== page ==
Visiting Scholar, Institute for Quantitative Social Science
Research Topic: Economic effects of environmental policies in the U.S. and China

Mun Ho is an economist in the Harvard China Project’s integrated research of the environmental, health and economic impacts of emission control options in China. He has a PhD in economics from Harvard University and is also a visiting scholar at Resources for the Future in Washington, DC. He and others at the China Project have developed an economic growth model of China to study the impact of environmental policies and carbon taxes, and studied household energy demand patterns. He also works with Dale Jorgenson of the Economics Department in studying the distributional impacts of carbon policies in the U.S.


Joshua Horton
Postdoctoral Research Fellow, Science, Technology, and Public Policy Program, Belfer Center for Science and International Affairs, Harvard Kennedy School

Josh Horton conducts research on geoengineering policy and governance issues. Before joining the Belfer Center, Josh worked as an energy consultant for a global consulting firm. He holds a PhD in political science from Johns Hopkins University.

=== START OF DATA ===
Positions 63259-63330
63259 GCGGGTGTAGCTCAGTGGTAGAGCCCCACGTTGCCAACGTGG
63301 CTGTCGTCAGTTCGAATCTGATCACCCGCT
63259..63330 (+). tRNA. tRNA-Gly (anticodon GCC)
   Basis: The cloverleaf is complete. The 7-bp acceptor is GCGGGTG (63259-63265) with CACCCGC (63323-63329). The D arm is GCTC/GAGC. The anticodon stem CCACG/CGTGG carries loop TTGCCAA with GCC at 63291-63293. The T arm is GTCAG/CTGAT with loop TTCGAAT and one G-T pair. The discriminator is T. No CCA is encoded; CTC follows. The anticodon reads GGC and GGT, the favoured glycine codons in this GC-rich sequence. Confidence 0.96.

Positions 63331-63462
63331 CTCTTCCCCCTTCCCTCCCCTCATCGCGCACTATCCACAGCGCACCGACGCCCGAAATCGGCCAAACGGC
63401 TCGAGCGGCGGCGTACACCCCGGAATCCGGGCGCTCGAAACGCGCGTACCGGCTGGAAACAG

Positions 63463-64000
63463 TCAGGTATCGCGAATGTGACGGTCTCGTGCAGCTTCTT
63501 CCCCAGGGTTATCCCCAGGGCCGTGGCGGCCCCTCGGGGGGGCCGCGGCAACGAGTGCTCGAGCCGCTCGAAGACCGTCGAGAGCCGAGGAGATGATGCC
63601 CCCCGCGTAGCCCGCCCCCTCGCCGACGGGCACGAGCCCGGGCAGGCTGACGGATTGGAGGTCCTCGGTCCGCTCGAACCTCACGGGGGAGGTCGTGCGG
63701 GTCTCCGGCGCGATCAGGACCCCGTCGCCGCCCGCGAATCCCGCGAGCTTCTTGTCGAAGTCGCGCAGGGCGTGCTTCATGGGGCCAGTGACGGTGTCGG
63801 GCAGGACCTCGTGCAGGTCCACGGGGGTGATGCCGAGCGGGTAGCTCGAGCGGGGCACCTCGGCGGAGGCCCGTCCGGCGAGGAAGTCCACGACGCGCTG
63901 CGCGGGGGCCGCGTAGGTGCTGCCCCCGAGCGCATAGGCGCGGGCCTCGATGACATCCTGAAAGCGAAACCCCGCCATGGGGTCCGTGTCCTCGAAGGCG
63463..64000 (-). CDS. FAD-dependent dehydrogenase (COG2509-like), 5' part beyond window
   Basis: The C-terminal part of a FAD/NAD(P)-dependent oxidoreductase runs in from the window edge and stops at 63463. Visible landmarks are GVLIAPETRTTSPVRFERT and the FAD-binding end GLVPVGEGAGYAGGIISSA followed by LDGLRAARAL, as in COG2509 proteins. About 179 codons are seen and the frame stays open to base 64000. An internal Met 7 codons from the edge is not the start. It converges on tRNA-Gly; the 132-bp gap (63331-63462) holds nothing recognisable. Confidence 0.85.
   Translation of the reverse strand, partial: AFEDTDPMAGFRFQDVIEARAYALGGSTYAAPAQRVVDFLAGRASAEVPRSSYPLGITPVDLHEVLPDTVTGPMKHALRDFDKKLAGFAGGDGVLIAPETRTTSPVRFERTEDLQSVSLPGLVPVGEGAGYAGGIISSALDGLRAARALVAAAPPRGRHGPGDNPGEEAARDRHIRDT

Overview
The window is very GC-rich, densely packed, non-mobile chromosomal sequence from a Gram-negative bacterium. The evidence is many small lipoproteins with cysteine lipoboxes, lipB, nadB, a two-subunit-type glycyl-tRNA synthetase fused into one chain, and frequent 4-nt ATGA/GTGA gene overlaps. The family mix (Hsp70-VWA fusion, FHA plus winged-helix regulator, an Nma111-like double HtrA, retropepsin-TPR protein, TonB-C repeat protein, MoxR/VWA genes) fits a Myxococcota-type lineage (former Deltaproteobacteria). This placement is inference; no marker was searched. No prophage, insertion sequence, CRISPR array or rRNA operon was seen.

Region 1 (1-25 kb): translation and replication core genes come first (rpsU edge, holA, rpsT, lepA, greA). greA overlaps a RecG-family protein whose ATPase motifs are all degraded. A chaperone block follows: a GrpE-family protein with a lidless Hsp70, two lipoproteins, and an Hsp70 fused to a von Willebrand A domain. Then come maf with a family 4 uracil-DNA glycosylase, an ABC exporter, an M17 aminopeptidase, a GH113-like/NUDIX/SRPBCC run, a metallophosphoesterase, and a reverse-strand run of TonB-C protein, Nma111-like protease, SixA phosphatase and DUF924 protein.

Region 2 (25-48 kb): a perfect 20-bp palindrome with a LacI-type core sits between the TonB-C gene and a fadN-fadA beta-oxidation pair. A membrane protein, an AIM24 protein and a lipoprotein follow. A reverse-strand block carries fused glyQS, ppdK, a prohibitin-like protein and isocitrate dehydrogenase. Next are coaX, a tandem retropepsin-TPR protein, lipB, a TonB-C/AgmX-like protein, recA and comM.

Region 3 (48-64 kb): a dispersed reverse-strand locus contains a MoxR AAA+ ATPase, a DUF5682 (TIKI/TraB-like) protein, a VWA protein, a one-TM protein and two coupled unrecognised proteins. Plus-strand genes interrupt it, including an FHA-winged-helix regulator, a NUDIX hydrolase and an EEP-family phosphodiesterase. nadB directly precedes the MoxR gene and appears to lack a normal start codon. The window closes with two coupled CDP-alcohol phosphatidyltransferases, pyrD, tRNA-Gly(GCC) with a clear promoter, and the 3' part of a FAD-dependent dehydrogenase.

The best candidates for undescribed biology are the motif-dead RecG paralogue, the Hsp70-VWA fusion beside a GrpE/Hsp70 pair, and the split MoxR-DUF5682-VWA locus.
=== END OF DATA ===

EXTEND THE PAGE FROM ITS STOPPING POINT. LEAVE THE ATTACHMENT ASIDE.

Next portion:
Junling Huang
Postdoctoral Research Fellow, Energy Technology Innovation Policy research group, Belfer Center for Science and International Affairs, Harvard Kennedy School
Research Topic: Value of emerging battery storage technologies for electricity systems

Junling Huang studies the value of emerging battery storage technologies in enhancing opportunities for electricity systems, with particular focus on the United States and China. The overarching theme for his research is to develop a strategy for developing and deploying a cleaner and more efficient electricity system. Junling Huang received his PhD from Harvard University in 2014 and a BS from Peking University in 2009.

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Stuart Iler
HEEP Pre-Doctoral Fellow
PhD Student in Public Policy